All SEAS central administrative offices, including the Dean, are located in Allston (either in the SEC or in the adjacent satellite office/classroom building at 114 Western Ave.). There is shared hoteling space in Cambridge for administrative office hours, and there is touch-down space in Allston for those not located in Allston who wish to spend part of a day there for meetings, etc. Faculty administrators/coordinators and Research Portfolio Managers are located on the campus of the faculty they support. 

How does the Science and Engineering Complex fit into the Allston community?

Harvard is committed to fostering a community in Allston which attracts business ventures and residents alike. The Science and Engineering Complex will help to anchor the proposed Allston Greenway, a 10-acre park featuring multi-use paths that will stretch from North Harvard Street towards the Charles River. The Science and Engineering Complex is the next addition to the Allston-Harvard community which includes Harvard Business School, the i-lab network, the Ed Portal, athletics facilities and retail tenants like Swissbakers, and will one day help to attract commercial partners to the adjacent Enterprise Research Campus property as well.

What about parking and transportation between the two campuses?

The SEC includes a range of amenities to support safe, efficient and accessible multimodal access between Harvard’s Cambridge and Allston campuses. The SEC area includes new streets, shuttle bus stops, streetscape improvements, infrastructure upgrades, and transportation improvements including parking, transit accommodations, bike facilities and pedestrian amenities.

Cambridge parking remains as is. There is a total of 275 car parking spaces between the 114 Western Avenue and 2 Hague Street lots. There are also 570 bicycle parking places in Allston—414 of them covered and secured parking spaces and 60 inside a bike garage in the SEC. Metro-Boston's public bike share system, Blue Bikes, have hubs on both campuses. The campus shuttle system will be enhanced as campus reoccupation increases to accommodate more passengers on a more frequent basis.

In addition, there is a mobility hub on Academic Way that supports multi-modal connections between Harvard shuttle stops, MBTA bus stops, bicycle and pedestrian routes, Zipcar, electric car charging, and BlueBikes locations. The Commonwealth is also exploring a commuter rail and bus station to the south of the SEC site, to be known as West Station, which will address long-term growth.

Who designed the SEC?

Designed by Behnisch Architekten, the SEC is an exciting and pleasant place to be. In addition to the world-class research and teaching it facilitates, it is LEED Gold, and possibly Platinum (the highest level of sustainability under the worldwide green building certification program). This is one of the most environmentally- and human-friendly science buildings in the world. There is plenty of natural light and glass, and the artificial lighting in the building is circadian in design.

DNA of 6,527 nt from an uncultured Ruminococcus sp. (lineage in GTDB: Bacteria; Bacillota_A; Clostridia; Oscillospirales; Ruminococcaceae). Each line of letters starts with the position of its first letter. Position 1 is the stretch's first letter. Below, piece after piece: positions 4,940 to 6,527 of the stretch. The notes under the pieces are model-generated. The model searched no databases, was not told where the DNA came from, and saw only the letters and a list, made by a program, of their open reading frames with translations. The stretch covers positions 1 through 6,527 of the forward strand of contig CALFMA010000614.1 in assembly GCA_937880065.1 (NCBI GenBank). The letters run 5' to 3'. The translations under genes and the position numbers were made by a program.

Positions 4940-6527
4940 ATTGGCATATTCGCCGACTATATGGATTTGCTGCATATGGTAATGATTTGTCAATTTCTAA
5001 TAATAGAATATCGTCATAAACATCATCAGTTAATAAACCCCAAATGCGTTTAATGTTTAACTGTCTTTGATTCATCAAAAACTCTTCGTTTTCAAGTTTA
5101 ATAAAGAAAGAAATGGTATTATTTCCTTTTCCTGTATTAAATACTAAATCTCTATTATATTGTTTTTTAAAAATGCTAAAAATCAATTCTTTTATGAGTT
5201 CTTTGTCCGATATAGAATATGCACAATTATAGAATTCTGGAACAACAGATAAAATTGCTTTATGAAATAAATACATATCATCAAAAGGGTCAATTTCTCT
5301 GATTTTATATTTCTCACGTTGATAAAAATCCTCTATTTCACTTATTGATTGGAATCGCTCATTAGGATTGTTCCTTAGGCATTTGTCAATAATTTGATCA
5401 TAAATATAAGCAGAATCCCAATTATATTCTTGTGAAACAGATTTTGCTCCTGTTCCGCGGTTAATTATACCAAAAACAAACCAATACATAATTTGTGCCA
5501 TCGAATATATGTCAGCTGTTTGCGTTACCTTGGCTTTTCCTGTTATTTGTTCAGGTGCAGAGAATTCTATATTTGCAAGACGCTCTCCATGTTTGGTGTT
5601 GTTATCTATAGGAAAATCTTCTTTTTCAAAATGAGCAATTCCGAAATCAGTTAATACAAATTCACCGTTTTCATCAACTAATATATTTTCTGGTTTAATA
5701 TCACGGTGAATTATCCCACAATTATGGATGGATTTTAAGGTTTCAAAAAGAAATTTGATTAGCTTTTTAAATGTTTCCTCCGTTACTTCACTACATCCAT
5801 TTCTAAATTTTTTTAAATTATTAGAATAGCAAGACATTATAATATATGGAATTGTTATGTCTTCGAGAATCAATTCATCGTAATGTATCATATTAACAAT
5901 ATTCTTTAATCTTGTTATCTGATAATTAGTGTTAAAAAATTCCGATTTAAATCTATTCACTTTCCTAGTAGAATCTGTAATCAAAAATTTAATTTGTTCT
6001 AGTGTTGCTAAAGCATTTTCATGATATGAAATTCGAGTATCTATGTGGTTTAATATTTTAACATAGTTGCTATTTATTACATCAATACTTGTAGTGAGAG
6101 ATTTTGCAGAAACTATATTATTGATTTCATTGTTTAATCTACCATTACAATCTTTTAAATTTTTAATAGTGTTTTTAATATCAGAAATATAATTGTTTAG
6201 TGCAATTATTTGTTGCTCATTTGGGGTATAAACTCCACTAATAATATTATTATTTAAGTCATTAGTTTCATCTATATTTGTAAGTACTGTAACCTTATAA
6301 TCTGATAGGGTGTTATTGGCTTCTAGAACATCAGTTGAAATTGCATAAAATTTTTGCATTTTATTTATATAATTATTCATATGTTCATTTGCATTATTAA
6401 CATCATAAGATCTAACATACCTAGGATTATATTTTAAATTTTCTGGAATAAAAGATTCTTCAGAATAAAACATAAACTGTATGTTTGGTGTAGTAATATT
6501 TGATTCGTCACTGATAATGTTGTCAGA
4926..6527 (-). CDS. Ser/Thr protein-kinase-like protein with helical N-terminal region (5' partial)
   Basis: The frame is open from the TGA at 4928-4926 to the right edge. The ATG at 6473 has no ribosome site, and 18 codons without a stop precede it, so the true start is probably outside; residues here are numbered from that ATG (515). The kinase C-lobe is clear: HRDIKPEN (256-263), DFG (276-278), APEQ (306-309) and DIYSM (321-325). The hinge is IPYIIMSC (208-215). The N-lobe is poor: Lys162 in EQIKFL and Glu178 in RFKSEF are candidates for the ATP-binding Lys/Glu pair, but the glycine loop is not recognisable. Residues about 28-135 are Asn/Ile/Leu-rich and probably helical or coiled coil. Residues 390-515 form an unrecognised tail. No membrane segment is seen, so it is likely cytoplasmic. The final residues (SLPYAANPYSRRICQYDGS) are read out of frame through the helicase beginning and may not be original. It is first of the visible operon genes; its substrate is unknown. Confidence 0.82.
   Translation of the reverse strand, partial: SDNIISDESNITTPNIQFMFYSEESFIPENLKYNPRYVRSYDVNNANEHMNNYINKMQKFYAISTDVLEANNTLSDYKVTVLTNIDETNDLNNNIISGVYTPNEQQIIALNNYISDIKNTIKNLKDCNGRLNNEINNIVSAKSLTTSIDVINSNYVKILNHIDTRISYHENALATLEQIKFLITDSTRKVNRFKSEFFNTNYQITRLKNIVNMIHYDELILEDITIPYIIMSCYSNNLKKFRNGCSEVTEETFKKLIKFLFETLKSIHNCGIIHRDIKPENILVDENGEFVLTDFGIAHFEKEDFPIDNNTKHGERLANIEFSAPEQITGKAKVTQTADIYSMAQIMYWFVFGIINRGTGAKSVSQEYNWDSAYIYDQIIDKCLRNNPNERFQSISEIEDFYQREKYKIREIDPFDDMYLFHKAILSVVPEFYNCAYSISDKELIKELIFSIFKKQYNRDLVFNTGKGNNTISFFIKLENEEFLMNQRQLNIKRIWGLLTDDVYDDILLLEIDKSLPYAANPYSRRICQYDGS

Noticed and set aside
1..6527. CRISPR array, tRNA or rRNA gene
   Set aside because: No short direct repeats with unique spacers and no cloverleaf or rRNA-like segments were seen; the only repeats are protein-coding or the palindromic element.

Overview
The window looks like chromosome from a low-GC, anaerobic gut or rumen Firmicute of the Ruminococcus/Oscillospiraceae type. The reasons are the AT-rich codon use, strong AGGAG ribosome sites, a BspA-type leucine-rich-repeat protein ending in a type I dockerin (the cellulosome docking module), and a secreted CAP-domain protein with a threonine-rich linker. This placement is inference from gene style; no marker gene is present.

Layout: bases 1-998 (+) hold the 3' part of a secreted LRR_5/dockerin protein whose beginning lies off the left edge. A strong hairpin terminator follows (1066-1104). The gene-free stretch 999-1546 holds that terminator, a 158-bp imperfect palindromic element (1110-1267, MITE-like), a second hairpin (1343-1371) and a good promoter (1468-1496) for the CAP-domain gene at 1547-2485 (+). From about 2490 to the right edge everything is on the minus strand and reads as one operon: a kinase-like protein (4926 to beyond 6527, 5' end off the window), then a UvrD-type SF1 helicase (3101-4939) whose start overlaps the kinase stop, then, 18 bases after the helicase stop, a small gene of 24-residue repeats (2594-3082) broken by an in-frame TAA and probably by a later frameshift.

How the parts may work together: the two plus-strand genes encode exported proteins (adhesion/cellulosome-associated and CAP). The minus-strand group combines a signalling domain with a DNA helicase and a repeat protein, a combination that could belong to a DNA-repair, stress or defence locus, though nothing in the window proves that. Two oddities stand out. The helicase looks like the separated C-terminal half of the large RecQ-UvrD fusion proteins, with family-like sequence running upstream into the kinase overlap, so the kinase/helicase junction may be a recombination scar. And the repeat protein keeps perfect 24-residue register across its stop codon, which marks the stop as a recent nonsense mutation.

The atrium spans all eight levels and looks out onto a terrace of lawn, plantings, and an interim nursery that supplies trees for future development in the area. There is a café in the atrium and plenty of other dining options within a short walk. Space has been designed to encourage collaboration, with multiple lounges, meeting rooms, roof decks, community kitchens, and clear sight lines between floors. Shared core research spaces have also been designed to provide space and equipment for 3D printing, molecular and cellular biology, imaging, materials and device characterization.

Would you tell me a little about the design of 114 Western Ave?

Designed by Baker Design Group, and also LEED Commercial Interiors Certified, the interior renovation of this existing structure includes offices for SEAS Administration, classrooms that meet design criteria equivalent with those in the SEC, and finishes and furniture that meet Harvard’s healthy materials requirements.

What else is happening in Allston?

In addition to the iLab, LifeLab, LaunchLab, ArtLab, the opening of Klarman Hall at HBS, and Harvard Athletics, plans for an Enterprise Research Campus are in process.

What is the Enterprise Research Campus?

The area known as the Enterprise Research Campus is a Harvard University-owned parcel in Allston Landing North which was previously occupied by CSXT, a transportation company. The University envisions this property as a becoming a non-institutional center for innovation, collaboration, and entrepreneurship within the City of Boston and the region. By developing the Enterprise Research Campus, the University will be transforming a previously industrial rail yard into a green, pedestrian-friendly area in Allston for business and research. Given its proximity to Harvard Business School and Harvard John A. Paulson School of Engineering and Applied Sciences (SEAS), as well as peer universities, healthcare leaders, and Boston’s science and technology sector, the new development area has the potential to become a hub for anchor companies, incubators, startups, and social enterprises.